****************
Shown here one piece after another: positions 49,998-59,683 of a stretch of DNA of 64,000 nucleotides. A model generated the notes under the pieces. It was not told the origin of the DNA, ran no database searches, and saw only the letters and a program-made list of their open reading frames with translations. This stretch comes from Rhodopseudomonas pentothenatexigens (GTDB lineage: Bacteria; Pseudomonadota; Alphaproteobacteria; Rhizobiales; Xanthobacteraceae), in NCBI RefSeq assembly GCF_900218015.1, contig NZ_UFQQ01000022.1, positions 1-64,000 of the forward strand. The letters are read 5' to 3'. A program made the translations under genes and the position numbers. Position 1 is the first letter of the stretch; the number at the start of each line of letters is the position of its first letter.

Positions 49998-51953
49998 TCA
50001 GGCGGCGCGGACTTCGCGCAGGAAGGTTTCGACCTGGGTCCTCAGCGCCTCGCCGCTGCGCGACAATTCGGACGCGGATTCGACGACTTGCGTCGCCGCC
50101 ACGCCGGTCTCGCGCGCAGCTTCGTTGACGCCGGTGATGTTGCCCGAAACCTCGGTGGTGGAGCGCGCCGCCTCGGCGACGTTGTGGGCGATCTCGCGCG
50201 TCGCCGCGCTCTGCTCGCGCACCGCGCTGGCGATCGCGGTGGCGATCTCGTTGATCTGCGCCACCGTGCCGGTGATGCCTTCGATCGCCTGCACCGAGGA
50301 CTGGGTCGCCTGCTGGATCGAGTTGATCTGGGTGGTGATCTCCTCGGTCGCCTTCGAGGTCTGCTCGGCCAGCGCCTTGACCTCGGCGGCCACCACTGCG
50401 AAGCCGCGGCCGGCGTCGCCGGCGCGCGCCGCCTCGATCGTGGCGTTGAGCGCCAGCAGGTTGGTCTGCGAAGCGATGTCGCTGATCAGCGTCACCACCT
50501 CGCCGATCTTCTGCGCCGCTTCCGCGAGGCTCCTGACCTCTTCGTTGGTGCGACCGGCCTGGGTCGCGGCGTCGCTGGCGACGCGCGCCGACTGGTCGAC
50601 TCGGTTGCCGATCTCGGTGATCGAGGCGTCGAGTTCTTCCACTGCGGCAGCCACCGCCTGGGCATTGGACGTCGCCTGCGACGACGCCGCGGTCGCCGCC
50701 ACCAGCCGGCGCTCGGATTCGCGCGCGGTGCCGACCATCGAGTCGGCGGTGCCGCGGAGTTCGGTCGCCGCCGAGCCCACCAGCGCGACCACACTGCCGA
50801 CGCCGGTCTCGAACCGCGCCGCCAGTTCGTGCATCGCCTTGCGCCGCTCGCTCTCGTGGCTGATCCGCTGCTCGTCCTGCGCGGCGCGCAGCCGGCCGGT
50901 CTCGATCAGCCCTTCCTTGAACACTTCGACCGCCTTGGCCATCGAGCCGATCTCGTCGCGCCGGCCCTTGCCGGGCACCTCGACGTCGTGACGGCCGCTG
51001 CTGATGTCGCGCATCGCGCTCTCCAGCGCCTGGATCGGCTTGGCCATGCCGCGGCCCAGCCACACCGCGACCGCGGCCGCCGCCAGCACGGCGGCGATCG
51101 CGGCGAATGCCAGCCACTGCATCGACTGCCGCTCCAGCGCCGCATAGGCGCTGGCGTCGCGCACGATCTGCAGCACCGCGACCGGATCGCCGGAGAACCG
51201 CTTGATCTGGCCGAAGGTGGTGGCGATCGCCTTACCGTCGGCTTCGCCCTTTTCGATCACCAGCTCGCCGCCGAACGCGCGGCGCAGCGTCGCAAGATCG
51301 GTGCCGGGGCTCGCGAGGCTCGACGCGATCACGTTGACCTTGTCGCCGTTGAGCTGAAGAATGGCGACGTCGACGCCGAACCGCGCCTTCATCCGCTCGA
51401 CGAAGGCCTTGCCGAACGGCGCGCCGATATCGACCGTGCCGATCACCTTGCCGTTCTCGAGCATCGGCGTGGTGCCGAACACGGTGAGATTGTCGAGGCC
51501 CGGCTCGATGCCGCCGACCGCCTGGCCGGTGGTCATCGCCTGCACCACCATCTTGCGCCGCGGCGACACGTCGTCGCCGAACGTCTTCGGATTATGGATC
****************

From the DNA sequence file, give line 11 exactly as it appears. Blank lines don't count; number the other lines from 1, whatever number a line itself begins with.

50701 ACCAGCCGGCGCTCGGATTCGCGCGCGGTGCCGACCATCGAGTCGGCGGTGCCGCGGAGTTCGGTCGCCGCCGAGCCCACCAGCGCGACCACACTGCCGA